Brick mortar holds bricks together when building structures, and must be mixed in the correct proportions for proper adhesion of the bricks. Mortar and concrete are composed of the same basic materials except mortar contains no large aggregate such as gravel. The brick mortar must be used within two hours of the initial mixing to maintain the adhesion properties. Discard mortar older than two hours and make a fresh batch to replace it.
Place one shovel full of Portland cement in a wheelbarrow with four shovels full of concrete sand. Mix the dry ingredients together with a garden hoe. The actual ratio of this mix is one part Portland to four parts sand. Add 1/2 shovel full of masonry lime to make the mortar easier to handle and help it stick to the bricks better.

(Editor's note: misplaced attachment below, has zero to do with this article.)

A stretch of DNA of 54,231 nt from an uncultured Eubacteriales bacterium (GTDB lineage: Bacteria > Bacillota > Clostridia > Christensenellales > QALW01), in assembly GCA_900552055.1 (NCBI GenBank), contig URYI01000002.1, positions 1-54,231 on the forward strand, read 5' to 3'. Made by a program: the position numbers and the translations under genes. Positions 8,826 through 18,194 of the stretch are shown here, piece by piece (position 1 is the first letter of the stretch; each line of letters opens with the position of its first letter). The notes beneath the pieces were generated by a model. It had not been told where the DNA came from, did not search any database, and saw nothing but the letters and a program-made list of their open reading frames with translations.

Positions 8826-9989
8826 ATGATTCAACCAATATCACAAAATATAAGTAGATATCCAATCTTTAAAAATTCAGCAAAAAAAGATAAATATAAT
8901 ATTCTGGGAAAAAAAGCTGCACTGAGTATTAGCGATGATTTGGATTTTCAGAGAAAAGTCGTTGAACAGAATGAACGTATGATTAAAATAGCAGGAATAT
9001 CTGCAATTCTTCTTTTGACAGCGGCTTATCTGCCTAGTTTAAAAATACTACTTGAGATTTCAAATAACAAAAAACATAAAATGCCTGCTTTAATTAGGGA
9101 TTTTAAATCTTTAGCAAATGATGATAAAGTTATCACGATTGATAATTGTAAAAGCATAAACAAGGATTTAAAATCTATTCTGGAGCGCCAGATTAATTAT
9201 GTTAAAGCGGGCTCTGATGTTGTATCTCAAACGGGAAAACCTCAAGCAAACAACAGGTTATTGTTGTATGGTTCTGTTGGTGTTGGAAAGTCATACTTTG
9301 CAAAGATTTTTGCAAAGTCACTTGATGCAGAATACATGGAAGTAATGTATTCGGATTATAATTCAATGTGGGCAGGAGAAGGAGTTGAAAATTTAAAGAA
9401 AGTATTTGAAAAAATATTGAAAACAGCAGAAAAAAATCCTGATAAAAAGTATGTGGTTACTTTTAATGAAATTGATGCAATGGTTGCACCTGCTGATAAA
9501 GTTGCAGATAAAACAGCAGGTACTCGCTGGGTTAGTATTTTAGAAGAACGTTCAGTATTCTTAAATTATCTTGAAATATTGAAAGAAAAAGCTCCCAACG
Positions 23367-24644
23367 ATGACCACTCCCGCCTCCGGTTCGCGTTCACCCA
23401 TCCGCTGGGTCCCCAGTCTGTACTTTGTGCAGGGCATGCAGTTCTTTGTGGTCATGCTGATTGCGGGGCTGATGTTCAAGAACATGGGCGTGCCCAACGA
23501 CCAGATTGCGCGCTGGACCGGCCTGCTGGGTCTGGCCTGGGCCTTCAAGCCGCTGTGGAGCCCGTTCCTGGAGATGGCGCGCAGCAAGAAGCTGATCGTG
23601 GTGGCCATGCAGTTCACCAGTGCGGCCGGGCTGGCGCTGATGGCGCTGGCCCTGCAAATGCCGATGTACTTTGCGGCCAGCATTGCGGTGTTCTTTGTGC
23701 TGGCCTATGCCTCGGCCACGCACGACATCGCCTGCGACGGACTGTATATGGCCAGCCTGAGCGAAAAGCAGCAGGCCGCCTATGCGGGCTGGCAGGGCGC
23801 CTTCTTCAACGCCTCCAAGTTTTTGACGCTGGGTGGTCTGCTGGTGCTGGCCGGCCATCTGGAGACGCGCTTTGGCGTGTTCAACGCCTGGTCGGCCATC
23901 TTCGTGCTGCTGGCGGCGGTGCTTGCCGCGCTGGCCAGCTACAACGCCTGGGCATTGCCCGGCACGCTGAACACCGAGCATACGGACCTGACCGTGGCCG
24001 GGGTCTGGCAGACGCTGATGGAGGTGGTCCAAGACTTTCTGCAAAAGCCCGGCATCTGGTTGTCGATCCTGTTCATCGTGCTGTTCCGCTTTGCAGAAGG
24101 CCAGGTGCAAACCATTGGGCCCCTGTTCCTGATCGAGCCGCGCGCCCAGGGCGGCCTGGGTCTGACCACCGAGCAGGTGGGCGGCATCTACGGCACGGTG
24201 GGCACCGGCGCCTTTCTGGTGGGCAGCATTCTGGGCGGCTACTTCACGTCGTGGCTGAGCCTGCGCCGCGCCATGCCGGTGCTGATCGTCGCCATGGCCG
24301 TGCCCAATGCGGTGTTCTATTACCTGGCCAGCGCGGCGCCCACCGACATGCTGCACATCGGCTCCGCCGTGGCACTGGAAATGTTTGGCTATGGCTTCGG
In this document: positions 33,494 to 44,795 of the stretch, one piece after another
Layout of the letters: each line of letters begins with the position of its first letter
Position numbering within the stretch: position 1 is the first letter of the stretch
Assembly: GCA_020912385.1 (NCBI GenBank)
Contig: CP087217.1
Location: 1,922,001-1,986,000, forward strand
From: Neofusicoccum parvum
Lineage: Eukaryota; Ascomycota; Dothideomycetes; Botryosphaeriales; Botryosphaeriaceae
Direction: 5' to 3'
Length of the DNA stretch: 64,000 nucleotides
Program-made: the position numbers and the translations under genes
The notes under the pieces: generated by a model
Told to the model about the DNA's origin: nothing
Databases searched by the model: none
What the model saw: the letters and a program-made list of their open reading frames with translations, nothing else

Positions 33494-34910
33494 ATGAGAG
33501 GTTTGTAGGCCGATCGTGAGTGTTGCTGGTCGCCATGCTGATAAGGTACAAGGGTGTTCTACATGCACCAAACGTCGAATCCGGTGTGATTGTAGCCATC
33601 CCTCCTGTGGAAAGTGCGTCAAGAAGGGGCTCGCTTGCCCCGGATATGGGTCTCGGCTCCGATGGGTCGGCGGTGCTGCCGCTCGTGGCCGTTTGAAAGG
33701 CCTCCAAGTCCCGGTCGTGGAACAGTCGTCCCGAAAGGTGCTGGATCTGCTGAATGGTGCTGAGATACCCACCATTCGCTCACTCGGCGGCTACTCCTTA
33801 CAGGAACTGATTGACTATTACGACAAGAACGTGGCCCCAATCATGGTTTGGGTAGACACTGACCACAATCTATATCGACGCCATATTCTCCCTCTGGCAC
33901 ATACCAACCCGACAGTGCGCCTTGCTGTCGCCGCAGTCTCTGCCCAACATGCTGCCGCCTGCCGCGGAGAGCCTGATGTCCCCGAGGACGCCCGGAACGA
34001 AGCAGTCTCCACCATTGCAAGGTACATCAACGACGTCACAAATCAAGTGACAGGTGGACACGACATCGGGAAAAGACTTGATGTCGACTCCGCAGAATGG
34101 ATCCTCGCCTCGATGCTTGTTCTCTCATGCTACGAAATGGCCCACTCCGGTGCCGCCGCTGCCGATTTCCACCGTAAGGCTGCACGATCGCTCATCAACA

Make a rounded crater in the center of the dry mix. Fill a large coffee can 1/3 full with water (approximately one quart) and pour it into the depression.
Mix the water and the dry mix with a garden hoe to form a paste-like consistency. Water amounts will vary slightly due to the moisture content of the sand. Add more water a little at time until all of the dry ingredients are mixed.
Dip some of the finished mortar out with a hand trowel. Turn the trowel upside down. If the mortar clings to the metal trowel blade, the mixture is just right. Add a 1/2 shovel full of Portland and one shovel full of sand to thicken mortar that may be too soupy.
Replace Portland cement with masonry cement if you do not want to add extra masonry lime to the final mix. Lime is already included in the masonry cement mixture. Use one shovel full of masonry cement to three shovels full of sand.